|Title||4/7 Dragoon Guards: extract from "The First and the Last," 1944 May, June|
|Description||Extract from "The First and the Last," telling the story of the 4th/7th Dragoon Guards in the invasion of Normandy.|
- 4 -
but orders still had to be issued from R.H.Q. In pages and pages of "loading tables", every man and every vehicle had to be accounted for and allotted to a particular vessel of the Invasion Fleet, and both the military parties and the naval craft had to be at a certain quay in a certain port at a certain time. It was comparable to suspending all rail traffic in the British Isles, then re-writing Bradshaw and expecting the whole system to start running in perfect order on New Year's Day. The incredible thing was that it did.
"A" Squadron and R.H.Q. left Hursley early on the morning of June 3rd on the way to the docks at Southampton. All the vehicles in the camp had been parked in "craft-loads, so that all the vehicles that were to go on any one craft were in a bunch together, and moved down to the docks in the right order, requiring no further reorganisation. There were some delays with loading at the docks, but eventually everyone got off in good order.
Unlike the earlier exercises we had done, the landing craft did not only contain tanks, but each craft had a little bit of everything, so that if one craft was sunk there would be no shortage of any particular vehicle. Thus on these landing craft which were built to take six tanks, we had a tremendous conglomeration of tanks, carriers, anti-aircraft guns and tanks, Sapper trucks and lorries, and bull-dozers; in facy, everything but the kitchen sink. Conditions were very over-crowded, and there was no room to do anything much but eat and sleep.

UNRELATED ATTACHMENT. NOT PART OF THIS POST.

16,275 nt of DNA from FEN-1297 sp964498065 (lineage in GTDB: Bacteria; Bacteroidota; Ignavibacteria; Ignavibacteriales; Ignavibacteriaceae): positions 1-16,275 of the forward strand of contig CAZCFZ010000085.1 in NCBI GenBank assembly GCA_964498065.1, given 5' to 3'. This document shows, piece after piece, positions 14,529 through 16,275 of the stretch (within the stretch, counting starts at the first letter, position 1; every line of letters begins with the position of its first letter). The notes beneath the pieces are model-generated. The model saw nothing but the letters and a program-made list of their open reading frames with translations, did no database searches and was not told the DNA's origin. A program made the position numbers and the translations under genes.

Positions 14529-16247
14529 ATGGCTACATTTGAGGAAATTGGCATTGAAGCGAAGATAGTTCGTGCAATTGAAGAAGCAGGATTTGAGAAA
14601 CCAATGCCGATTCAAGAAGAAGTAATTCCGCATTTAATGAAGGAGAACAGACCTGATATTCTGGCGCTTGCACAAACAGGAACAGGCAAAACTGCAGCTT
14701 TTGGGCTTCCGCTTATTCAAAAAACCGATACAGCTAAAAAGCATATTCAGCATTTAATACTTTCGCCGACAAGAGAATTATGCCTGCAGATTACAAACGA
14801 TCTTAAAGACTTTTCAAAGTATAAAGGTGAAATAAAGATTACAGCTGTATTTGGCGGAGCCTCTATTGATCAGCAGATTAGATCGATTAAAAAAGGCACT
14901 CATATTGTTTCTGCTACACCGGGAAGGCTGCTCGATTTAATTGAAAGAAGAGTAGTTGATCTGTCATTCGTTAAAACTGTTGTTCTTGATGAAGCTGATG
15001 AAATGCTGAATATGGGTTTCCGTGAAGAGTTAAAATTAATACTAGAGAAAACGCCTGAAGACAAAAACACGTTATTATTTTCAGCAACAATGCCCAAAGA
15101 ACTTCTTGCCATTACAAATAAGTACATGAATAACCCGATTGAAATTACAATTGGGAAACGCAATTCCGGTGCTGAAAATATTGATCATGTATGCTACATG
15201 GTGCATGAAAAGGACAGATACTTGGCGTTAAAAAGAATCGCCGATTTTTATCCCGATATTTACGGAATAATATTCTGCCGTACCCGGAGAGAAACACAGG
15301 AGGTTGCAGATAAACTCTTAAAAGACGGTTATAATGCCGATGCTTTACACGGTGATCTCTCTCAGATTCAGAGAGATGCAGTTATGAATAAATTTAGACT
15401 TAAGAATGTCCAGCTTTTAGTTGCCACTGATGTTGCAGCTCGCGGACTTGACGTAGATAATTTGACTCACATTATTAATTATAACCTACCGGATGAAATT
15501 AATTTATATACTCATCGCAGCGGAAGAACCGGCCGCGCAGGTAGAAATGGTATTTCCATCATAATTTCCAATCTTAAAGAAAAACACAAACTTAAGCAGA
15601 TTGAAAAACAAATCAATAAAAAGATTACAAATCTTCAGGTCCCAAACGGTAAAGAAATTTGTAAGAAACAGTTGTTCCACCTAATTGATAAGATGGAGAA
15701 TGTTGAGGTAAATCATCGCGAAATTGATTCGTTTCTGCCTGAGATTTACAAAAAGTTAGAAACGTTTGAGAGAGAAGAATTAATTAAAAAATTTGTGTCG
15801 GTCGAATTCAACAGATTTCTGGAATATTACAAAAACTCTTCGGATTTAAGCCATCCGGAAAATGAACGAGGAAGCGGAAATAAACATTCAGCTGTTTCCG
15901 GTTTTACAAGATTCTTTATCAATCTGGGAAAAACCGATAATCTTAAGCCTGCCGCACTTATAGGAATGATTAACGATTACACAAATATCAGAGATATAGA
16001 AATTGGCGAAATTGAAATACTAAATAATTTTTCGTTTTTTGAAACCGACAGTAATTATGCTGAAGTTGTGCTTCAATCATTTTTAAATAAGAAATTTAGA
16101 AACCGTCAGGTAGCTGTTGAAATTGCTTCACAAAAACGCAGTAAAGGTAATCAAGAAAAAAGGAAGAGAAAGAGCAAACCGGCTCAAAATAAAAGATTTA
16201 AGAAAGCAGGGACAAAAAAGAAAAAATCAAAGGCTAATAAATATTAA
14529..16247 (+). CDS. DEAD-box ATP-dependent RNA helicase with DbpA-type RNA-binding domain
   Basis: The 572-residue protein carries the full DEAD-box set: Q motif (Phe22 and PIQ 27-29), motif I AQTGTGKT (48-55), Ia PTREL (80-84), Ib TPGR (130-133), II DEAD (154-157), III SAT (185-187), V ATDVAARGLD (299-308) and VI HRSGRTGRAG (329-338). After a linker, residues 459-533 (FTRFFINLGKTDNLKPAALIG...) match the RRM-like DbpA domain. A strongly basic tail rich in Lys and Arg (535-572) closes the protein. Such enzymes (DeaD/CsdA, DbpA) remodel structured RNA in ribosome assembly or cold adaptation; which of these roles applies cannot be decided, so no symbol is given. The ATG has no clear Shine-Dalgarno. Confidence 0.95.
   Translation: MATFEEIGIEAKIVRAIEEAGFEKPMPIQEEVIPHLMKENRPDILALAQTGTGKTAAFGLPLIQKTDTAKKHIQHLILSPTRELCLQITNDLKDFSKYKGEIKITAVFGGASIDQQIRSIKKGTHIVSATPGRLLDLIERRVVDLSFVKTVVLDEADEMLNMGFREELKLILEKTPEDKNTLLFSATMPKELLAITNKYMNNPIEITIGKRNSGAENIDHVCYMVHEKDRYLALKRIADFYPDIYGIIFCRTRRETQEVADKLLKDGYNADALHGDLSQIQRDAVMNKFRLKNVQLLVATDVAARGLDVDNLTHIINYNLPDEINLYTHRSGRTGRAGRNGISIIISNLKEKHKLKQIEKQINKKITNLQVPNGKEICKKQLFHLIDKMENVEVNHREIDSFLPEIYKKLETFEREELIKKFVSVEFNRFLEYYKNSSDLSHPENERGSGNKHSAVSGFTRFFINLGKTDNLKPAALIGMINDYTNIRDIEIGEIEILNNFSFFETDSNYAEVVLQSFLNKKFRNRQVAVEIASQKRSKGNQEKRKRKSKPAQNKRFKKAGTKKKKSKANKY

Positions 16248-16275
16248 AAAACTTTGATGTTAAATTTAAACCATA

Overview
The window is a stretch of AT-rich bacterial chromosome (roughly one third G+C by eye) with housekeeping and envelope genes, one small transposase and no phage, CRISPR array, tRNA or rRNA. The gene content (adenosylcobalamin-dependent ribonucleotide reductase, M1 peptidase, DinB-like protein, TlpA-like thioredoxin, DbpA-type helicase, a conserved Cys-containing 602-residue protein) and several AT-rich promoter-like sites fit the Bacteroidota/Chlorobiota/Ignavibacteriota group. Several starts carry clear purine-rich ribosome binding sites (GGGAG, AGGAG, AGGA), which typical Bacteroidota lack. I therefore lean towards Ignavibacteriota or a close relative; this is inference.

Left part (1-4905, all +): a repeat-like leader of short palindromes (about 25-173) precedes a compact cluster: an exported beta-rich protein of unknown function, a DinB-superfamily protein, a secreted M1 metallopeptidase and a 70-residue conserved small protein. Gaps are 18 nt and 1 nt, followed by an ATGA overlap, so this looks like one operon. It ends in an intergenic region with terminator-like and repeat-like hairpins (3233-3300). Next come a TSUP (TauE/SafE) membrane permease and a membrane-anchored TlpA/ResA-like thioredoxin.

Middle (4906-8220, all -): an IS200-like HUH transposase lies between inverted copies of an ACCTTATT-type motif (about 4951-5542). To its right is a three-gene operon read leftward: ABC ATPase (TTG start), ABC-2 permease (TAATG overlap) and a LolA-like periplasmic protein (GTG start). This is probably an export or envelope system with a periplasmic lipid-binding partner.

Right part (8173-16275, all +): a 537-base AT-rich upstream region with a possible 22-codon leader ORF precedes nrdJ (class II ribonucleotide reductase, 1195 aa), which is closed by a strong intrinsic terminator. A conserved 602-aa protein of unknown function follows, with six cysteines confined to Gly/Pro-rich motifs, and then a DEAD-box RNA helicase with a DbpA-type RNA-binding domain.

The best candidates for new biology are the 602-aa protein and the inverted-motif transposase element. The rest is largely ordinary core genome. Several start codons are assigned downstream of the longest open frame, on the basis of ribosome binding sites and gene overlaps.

We remained in the Solent all that day and were due to sail at noon the next day. D Day was to have been June 5th, but as the world now knows, the weather was so bad that it had to be postponed 24 hours. At midday on the 5th we sailed down the Solent and out past the Needles. The sea was pretty rough, and the flat- bottomed landing craft especially made heavy weather of it.
All troops had, however, been issued with Hyoscine tablets, which were of great assistance in preventing sea-sickness. The important thing about them is that they must be taken about half an hour in advance; it is no use taking one when you feel sick, because this just makes it worse; but if you give the pill a chance it produces a slight coma effect, which is rather pleasant, and has quite a settling influence on the stomach.
Past the Needles our fleet hove to for a few hours while all the vessels were organised, and then we set sail for France. It was a relief to get going again, because tossing about on the swell was even more unpleasant than ploughing through it. It was some consolation to us to know that if the Tirpitz and the Prinz Eugen suddenly turned up, we had a complete fleet on either flank - the Americans on our right, and the Candians on our left - which they would have to plough through before they reached us.
(Archive transcripts © Copyright Normandy War Guide)